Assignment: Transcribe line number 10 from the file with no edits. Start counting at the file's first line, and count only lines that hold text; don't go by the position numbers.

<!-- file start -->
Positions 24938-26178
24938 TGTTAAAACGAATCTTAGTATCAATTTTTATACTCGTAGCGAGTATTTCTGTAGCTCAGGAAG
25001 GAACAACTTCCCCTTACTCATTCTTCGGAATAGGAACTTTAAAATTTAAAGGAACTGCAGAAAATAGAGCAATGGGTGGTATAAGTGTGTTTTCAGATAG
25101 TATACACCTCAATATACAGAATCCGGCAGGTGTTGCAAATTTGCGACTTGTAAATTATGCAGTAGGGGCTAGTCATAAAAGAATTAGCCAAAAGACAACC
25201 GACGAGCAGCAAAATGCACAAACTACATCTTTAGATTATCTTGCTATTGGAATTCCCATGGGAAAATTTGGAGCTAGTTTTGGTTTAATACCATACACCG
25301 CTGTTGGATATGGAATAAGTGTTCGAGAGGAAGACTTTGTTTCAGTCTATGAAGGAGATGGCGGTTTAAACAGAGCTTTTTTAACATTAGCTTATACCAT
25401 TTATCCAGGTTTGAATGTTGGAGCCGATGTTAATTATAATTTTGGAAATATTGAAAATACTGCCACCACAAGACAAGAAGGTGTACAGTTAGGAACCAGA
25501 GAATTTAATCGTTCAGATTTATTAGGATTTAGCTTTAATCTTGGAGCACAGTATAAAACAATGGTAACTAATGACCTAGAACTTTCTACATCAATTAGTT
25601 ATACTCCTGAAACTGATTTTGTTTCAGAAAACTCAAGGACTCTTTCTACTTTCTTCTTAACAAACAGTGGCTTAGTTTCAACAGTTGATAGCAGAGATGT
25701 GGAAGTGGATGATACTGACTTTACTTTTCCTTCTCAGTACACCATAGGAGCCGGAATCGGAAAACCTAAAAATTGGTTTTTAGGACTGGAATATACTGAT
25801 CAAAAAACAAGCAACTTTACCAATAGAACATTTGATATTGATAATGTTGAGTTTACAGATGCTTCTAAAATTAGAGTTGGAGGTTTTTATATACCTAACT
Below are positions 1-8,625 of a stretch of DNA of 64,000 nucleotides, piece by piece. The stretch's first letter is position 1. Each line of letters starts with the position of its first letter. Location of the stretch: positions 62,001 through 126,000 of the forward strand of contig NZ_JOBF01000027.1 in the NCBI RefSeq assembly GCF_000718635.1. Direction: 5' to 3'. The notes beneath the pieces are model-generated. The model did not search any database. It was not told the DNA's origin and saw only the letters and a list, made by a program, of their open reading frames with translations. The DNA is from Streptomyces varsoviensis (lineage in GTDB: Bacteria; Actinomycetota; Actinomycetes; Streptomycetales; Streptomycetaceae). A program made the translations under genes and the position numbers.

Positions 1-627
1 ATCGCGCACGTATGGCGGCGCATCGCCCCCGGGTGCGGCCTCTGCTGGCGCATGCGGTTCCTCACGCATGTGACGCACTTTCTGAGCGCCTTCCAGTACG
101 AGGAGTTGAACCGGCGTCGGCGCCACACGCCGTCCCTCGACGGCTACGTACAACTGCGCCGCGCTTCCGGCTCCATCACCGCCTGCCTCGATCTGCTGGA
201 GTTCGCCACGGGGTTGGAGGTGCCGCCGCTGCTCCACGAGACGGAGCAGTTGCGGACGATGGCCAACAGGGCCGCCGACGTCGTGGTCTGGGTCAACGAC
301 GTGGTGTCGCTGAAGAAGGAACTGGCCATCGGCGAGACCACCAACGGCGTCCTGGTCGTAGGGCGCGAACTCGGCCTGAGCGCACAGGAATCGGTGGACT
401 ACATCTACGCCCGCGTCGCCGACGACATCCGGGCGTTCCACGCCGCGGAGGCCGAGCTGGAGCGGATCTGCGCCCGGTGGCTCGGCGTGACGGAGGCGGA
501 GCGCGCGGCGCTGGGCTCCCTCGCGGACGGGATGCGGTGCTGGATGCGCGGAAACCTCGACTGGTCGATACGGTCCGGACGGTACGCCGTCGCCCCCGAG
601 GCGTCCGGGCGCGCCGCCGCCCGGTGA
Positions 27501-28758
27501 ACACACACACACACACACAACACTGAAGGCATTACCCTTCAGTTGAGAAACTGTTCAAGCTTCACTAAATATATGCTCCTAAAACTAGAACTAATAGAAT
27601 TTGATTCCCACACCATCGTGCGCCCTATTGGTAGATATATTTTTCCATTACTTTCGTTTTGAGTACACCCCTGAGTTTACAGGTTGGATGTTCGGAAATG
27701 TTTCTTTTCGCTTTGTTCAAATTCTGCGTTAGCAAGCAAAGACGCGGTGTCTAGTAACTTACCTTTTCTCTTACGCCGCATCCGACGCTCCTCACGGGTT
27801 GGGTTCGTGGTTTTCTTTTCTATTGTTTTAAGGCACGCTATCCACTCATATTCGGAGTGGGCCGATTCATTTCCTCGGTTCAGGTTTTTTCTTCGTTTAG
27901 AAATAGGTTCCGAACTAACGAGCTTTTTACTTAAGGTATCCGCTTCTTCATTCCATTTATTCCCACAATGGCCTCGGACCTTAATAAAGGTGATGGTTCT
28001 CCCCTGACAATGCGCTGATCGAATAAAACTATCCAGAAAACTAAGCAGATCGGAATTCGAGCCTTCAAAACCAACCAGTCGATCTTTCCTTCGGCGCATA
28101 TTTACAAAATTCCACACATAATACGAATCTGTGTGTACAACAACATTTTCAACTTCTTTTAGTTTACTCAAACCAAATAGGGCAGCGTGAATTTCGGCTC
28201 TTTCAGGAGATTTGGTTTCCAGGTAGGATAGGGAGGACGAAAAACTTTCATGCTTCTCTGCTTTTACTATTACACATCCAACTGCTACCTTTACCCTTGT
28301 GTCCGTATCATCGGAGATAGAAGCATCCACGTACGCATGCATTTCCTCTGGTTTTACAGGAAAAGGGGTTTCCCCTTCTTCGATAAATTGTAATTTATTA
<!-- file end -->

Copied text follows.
25701 GGAAGTGGATGATACTGACTTTACTTTTCCTTCTCAGTACACCATAGGAGCCGGAATCGGAAAACCTAAAAATTGGTTTTTAGGACTGGAATATACTGAT